Climate change adaptation in practice. Rescuing the past: Using indigenous knowledge to adapt to climate change in Bolivia
The flooding that devastated the Amazonian department of Beni in 2008 was the worst in at least fifty years, affecting 118,000 people and around three quarters of the total surface area of Beni. In the previous two years there had also been widespread damage from flooding. One local resident of the capital, Trinidad, summed it up when they said, "2006 was a bad year; 2007 was really bad; but 2008 was extraordinarily bad." The extreme nature of the 2008 flooding is linked to the La Niña weather cycle, which in Bolivia can cause intense rainfall in the east of the country. Whilst the way that climate change will affect El Niño/La Niña in the coming years is poorly understood, there is at least some evidence that it might become more frequent and intense.
Agricultural production in Beni is severely constrained by both the annual cycle of floods and droughts, and poor soil conditions. Slash-and-burn agriculture predominates, whereby the land is productive for 2-3 years before new areas of rainforest are cleared. During the rainy-season large expanses of land are submerged for several months, when water recedes into the tributaries that run into the Amazon, it takes nutrients with it, leaving sandy brown soil where it is difficult to grow crops.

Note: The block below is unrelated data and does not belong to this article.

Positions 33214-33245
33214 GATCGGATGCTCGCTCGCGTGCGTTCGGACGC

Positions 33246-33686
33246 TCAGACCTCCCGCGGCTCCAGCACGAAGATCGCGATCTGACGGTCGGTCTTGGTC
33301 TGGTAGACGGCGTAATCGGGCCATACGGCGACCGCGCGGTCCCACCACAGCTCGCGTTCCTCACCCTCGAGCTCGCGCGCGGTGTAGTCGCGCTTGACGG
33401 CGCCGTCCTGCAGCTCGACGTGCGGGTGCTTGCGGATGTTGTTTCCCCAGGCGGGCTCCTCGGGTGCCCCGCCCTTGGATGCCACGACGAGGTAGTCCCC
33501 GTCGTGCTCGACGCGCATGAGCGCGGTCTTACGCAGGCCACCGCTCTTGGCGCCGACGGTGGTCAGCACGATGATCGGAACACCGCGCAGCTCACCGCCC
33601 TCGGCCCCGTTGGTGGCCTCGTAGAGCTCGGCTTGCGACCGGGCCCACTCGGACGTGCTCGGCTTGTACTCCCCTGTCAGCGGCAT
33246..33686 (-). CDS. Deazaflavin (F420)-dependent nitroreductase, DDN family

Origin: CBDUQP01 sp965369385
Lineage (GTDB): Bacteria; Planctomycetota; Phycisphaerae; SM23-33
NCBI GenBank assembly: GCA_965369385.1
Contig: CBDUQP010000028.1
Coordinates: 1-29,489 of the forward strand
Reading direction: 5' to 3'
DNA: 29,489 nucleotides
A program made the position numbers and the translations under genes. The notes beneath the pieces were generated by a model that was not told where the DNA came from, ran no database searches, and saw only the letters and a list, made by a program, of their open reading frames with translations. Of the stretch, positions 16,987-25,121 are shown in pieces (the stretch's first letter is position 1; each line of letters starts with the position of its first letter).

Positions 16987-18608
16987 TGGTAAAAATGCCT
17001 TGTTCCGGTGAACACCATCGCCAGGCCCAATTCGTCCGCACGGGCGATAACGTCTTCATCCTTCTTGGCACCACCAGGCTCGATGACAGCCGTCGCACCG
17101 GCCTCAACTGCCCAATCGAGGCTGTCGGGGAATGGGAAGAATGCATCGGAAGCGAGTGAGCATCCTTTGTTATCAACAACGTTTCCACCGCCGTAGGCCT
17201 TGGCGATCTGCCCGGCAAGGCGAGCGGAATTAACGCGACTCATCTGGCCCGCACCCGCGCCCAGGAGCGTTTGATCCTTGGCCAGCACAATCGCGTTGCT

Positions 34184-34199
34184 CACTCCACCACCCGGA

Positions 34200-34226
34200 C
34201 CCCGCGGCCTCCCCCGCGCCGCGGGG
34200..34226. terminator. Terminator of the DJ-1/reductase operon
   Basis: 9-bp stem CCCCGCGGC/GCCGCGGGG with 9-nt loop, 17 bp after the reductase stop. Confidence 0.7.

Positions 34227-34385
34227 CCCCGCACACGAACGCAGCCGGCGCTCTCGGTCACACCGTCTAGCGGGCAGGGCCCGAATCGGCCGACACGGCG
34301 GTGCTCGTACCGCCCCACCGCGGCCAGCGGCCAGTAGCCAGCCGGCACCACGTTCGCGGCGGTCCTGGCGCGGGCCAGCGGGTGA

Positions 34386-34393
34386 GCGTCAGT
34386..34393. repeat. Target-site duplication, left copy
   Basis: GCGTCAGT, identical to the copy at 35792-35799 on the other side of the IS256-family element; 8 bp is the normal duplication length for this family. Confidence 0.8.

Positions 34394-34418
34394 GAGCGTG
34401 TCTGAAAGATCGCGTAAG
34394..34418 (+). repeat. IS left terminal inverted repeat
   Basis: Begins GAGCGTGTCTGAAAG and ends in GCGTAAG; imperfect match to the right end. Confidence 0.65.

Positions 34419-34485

The Kenneth Lee Foundation, supported by Oxfam, is working with communities in Trinidad to build modern camellones, based on this ancient system and drawing on modern scientific understanding of agro-hydrology. The system is very sophisticated, producing fertile soil, fish stock, animal fodder, localised drainage and water management, nutrient production and organic recycling. The initial project design supports adaptation to existing levels of climate variability and flooding and it is hoped that through the integration of available climate information, this project can be used as a system for adapting to longer term changes.